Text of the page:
For example, WellPoint’s Caremore plans focused their efforts on the highest-cost populations—the frail and ill—and used multidisciplinary care teams to engage these populations. The result: Per capita costs are now 15 percent lower than the overall Medicare population, coupled with four-star quality ratings in California.
2. Using data-driven analytics to select markets and design consumer-centric products. Every U.S. county is unique—differing in terms of reimbursement levels, competitive dynamics, provider readiness for risk sharing and value-based arrangements, and consumer preferences, to name just a few factors. Sophisticated payors can sift through this data to prioritize counties based on the factors that truly impact their margins. In this new world, two factors are becoming critical. First, with the shift to value-based contracts, plans must understand provider readiness and their own ability to enable them at a local level. Second, payors need to quantify their local strengths as they relate to weaker competitors. Many smaller plans are expected to exit markets, and aggressive moves by top players can provide the needed push to rapidly gain the share that other plans will leave behind.
Beyond market selection, payors must understand consumer preferences in order to more effectively design each benefit and experience component (such as copays and network preferences). This is a very different approach to health insurance. Compared to other industries—such as consumer packaged goods manufacturers—health plans still lag in their understanding of consumer preferences and the corresponding implications on their product portfolio and margins.
But new tools are emerging to help. For instance, certain analytics tools allow payors to combine consumer preference research, risk analysis, and profit forecasts to help build and test products in a simulated market. Some of these tools rely on sophisticated techniques such as conjoint analysis, which consumer industries already use extensively. While this will be a big shift, the plans that use these tools effectively will be able to more analytically understand consumer preferences and make fact-based decisions that increase profitability.
3. Building a continuous improvement culture to enhance both compliance and quality. The third factor is the way that the current objectives of many payors—such as achieving four-star ratings in the CMS Star system, complying with federal regulations, and reducing costs—will soon become table stakes. As a result, plans need to stop attempting the across-the-board cuts or improvements of yesterday and instead ruthlessly focus on optimizing the processes that have the highest impact on quality and compliance.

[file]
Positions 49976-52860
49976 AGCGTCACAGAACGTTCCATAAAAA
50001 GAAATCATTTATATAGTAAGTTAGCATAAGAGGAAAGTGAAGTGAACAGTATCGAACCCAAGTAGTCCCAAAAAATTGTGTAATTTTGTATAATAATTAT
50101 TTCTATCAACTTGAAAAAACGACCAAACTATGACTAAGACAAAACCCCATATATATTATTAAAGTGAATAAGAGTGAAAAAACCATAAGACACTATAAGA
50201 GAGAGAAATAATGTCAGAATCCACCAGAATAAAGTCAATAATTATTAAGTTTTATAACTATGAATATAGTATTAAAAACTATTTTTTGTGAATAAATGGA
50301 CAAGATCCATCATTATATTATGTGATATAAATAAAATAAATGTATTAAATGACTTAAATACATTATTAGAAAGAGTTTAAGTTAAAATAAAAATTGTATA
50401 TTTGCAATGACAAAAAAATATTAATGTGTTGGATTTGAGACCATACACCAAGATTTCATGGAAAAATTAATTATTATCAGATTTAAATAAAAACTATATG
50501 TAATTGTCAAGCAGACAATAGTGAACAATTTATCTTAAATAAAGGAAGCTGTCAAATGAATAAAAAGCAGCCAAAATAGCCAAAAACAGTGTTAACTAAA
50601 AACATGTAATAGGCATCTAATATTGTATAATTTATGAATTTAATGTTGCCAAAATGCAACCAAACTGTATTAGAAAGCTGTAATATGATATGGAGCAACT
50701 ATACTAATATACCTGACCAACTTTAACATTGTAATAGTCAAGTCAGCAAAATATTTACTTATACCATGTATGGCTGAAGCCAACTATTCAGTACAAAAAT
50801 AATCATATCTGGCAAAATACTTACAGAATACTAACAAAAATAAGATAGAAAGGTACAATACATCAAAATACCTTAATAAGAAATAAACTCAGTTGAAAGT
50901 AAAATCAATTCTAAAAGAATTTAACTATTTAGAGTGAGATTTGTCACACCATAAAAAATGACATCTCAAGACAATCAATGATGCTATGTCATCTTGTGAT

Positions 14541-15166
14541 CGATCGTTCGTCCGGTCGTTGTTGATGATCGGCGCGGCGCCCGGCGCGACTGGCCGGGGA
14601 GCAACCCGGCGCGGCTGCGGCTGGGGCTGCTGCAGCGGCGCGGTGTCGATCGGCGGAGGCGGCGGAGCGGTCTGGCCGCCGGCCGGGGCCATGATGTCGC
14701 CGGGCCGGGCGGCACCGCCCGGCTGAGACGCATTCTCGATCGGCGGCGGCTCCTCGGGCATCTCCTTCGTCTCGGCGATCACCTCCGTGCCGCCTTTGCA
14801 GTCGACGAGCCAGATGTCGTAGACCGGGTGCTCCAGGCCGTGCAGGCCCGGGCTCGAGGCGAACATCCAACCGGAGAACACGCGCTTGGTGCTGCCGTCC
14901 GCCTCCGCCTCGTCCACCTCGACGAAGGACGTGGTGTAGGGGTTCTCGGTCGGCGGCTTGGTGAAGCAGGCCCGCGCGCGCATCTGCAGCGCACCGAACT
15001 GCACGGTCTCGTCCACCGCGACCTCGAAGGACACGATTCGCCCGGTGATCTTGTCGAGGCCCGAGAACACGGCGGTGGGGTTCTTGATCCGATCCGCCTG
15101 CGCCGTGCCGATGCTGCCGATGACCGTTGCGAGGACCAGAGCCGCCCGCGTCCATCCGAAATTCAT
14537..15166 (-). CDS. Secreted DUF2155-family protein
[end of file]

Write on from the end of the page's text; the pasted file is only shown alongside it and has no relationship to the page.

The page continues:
Leading insurers are already adopting this approach. For example, call-center effectiveness typically supports both quality and compliance goals, and we are seeing average performance for these measures improve above four-star thresholds. With lags in reporting, it is imperative that plans systematically work to improve their star ratings and enhance their operational compliance to ensure that they see the benefits by 2016.
Across all three of these factors, it’s easy to spot the payors that are most threatened: those that offer low-quality services and/or unfocused strategies and investment approaches. In a “survival of the fittest” environment, their only viable choice will be to exit the market. Yet we think that some players have the attributes needed to thrive: local plans with deep provider relationships, and large insurers with scale. For these plans, the continued cuts in Medicare reimbursement present a growth opportunity—provided they take the necessary measures to seize it.